Effect of structure and composition of non-stoichiometry magnesium aluminate spinel on water adsorption

Yuval Mordekovitz, Yael Shoval, Natali Froumin, Shmuel Hayun

Research output: Contribution to journalArticlepeer-review

14 Scopus citations

Abstract

MgAl2O4 is used in humidity sensing and measurement, and as a catalyst or catalyst support in a wide variety of applications. For such applications, a detailed understanding of the surface properties and defect structure of the spinel, and, in particular, of the gas interactions at the spinel surface is essential. However, to the best of our knowledge, very limited experimental data regarding this subject is currently available. In this work, four spinel samples with an Al2O3 to MgO ratio (n) between 0.95 and 2.45 were synthesized and analyzed using X-ray photoelectron spectroscopy and water adsorption micro-calorimetry. The results showed that the spinel composition and its consequent defect structure do indeed have a distinct effect on the spinel-water vapor surface interactions. The adsorption behavior at the spinel-water interface showed changes that resulted from alterations in types and energetic diversity of adsorption sites, affecting both H2O uptake and overall energetics. Furthermore, changes in composition following appropriate thermal treatment were shown to have a major effect on the reducibility of the spinel which enabled increased water uptake at the surface. In addition to non-stoichiometry, the impact of intrinsic anti-site defects on the water-surface interaction was investigated. These defects were also shown to promote water uptake. Our results show that by composition modification and subsequent thermal treatments, the defect structure can be modified and controlled, allowing for the possibility of specifically designed spinels for water interactions.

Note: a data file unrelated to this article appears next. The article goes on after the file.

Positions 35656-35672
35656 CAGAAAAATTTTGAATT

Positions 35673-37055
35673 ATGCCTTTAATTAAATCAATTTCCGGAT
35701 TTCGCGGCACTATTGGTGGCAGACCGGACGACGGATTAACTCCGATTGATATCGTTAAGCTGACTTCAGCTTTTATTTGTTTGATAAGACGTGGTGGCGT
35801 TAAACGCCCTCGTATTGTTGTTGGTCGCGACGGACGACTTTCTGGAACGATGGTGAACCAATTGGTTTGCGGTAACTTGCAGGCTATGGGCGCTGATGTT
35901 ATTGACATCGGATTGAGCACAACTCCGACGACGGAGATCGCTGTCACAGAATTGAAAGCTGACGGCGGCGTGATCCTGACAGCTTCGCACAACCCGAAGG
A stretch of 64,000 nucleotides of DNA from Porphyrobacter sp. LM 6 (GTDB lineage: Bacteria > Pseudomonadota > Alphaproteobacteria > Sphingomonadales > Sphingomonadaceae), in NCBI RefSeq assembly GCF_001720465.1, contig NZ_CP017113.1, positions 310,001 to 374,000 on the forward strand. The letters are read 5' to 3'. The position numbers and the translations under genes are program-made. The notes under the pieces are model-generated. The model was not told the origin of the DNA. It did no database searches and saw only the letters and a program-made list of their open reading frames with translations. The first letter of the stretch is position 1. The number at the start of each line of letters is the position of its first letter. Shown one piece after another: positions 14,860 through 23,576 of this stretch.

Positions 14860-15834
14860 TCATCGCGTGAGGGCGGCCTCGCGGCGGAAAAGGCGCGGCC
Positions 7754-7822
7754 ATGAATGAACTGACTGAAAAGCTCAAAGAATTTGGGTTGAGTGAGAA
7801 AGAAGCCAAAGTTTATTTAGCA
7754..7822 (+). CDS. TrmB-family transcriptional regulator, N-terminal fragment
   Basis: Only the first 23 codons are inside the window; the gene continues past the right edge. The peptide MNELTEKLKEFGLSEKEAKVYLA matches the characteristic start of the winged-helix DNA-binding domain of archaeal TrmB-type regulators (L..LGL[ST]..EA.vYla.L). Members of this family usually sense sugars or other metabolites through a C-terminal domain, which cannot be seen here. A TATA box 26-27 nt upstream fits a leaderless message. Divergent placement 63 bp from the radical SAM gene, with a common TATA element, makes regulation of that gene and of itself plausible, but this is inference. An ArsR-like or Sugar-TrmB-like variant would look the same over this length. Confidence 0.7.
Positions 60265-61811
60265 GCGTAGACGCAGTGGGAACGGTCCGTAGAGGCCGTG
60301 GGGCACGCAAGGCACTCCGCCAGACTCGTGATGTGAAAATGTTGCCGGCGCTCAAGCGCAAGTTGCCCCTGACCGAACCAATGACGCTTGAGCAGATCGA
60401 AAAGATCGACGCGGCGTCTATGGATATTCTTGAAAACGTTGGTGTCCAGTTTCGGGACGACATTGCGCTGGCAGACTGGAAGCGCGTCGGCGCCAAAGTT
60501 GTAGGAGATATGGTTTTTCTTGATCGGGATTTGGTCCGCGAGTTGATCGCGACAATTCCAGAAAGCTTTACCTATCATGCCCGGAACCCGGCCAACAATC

Original languageEnglish
Article number3195
JournalMaterials
Volume13
Issue number14
DOIs
StatePublished - 1 Jul 2020

Keywords

  • Defect structure
  • Magnesium aluminate spinel
  • Reducibility
  • Water adsorption

ASJC Scopus subject areas

  • Materials Science (all)

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